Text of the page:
drive. The author states that the trend is away from flash cards and towards
    hard drive technology but in fact the IBM microdrive is almost extinct at
    this point. Main reason is that flash cards are much more reliable as there
    are no moving parts, no crashes etc. The article predicts that 1.5 inch
    microdrives will cost less than flash cards, but in fact one can buy a 1gb
    compact flash card for a little over $200 these days. Any competition will
    only drive prices further down.
     
    Jay, Jul 7, 2003
    #6
  7. Jack White

    Jack White Guest

    Lionel <> wrote in message news:<beasad$9ef$>...
    > On 6 Jul 2003 19:42:43 -0700, in
    > <>,
    > (Jack White) said:
    >
    > >Here are 2 pics of a test pattern being displayed on the tv in my
    > >bedroom, it's a Sony KV-20V80.
    > >The 6.75mhz circle shows NOTHING but mush in the pics, but that's NOT
    > >how it looks like in real life.

    >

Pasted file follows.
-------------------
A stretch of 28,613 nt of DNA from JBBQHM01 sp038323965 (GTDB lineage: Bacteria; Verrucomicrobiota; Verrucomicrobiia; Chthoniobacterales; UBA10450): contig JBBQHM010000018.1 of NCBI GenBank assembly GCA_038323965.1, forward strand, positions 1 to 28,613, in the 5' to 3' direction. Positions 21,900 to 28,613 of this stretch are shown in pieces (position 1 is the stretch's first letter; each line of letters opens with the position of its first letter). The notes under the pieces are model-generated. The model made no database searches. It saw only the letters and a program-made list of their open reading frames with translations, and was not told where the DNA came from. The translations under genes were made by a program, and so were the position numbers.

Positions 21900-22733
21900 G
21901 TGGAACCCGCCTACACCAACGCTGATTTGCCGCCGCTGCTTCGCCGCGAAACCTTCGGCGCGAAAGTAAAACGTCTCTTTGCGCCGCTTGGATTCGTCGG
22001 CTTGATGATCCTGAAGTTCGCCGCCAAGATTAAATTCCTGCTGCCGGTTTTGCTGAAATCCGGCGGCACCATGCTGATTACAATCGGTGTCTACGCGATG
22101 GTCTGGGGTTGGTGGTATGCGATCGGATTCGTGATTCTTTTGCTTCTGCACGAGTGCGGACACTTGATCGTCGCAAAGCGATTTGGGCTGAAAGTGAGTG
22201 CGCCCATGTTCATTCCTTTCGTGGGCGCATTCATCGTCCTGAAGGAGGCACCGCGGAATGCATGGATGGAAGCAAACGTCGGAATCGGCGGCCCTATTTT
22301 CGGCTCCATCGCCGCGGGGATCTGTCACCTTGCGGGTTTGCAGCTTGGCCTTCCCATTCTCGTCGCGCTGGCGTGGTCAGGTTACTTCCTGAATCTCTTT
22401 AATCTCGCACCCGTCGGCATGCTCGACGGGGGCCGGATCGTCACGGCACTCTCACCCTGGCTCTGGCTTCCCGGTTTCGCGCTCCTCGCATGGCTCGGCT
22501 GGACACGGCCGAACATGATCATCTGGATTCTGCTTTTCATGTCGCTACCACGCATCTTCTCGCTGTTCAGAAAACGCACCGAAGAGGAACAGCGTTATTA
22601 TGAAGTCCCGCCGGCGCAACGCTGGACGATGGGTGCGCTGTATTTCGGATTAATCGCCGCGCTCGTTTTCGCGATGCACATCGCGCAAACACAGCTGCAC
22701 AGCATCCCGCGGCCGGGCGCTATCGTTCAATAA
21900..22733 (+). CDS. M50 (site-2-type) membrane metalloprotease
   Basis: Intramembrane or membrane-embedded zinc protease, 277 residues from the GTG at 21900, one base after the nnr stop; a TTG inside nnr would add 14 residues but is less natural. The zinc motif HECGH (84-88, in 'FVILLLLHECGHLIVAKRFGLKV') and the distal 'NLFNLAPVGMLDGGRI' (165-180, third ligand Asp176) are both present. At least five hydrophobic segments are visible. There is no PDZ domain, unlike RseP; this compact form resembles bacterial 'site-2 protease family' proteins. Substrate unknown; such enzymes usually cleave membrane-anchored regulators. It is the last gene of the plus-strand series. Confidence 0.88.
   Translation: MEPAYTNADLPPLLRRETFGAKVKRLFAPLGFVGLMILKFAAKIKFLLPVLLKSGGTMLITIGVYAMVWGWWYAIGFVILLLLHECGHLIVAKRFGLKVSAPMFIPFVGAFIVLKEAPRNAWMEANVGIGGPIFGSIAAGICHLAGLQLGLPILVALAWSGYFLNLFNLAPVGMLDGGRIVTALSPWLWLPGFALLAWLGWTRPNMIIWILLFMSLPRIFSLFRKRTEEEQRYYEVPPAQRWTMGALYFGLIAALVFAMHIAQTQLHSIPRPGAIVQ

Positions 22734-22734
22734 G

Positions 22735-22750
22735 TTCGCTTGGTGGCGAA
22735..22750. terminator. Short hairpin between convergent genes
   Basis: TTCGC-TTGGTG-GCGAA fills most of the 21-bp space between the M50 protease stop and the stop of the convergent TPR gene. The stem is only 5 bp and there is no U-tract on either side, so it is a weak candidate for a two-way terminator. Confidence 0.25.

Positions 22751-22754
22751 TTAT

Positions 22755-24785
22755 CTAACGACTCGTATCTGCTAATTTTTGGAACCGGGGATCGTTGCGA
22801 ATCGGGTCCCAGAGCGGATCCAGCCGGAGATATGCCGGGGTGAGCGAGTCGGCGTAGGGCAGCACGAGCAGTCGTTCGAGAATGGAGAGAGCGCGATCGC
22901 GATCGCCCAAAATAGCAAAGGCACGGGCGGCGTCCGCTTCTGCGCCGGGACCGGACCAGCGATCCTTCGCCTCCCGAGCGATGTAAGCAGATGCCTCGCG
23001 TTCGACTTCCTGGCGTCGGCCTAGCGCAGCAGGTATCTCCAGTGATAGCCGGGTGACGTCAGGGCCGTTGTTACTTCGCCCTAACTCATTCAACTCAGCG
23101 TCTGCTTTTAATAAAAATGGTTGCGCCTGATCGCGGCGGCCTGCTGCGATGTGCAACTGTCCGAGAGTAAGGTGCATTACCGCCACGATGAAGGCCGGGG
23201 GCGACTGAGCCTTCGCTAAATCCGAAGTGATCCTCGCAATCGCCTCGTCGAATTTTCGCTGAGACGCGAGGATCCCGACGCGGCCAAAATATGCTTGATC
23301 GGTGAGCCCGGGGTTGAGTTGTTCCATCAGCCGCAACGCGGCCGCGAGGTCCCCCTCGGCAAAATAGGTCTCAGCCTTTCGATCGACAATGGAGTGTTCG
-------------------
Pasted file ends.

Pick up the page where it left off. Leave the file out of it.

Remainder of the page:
> Um.
    >
    > If you just want to grab good images from a TV screen, a camera is
    > probably about the worst possible way of doing it. You /can/ do it, but
    > you need a tripod for a sharp image, & longish exposure to prevent black
    > or shadowed bars. (My 10D takes great photos of TV & computer screens,
    > but it's massive overkill for what you're talking about!) If you want
    > high quality, you need to sync the shutter to the video frame rate.
    >
    > It's much cheaper & easier to buy a an average quality video capture
    > card for your PC. Every capture card I know of comes with software that
    > can grab good quality single frames for you, as well as capturing video.


    It really wasn't my intention to take a screen cap, it was my
    intention to actually take an image of the screen as close to as
    possible as it looks in real life.
    On a test pattern like this, a screencap will look totally different
    than a pic of the screen will look.
    That test pattern will look slightly different from tv to tv.
    Notice how incredibly different the same test pattern looks on this
    other tv I took a screencap of a while ago.
    The reason it looks so weird is because this tv only had a composite
    video input as its best input(while the others had S-video or
    Component) so all the weird stuff you see is called moire pattern.
    http://www.fujifilm.com.sg/storage/...c6ccb1ddef8f0ef0ca3ed4c611304e/picture_1.jpeg
    Can a capture card show the differences this test pattern shows from 1
    television to the next the way a camera or camcorder will?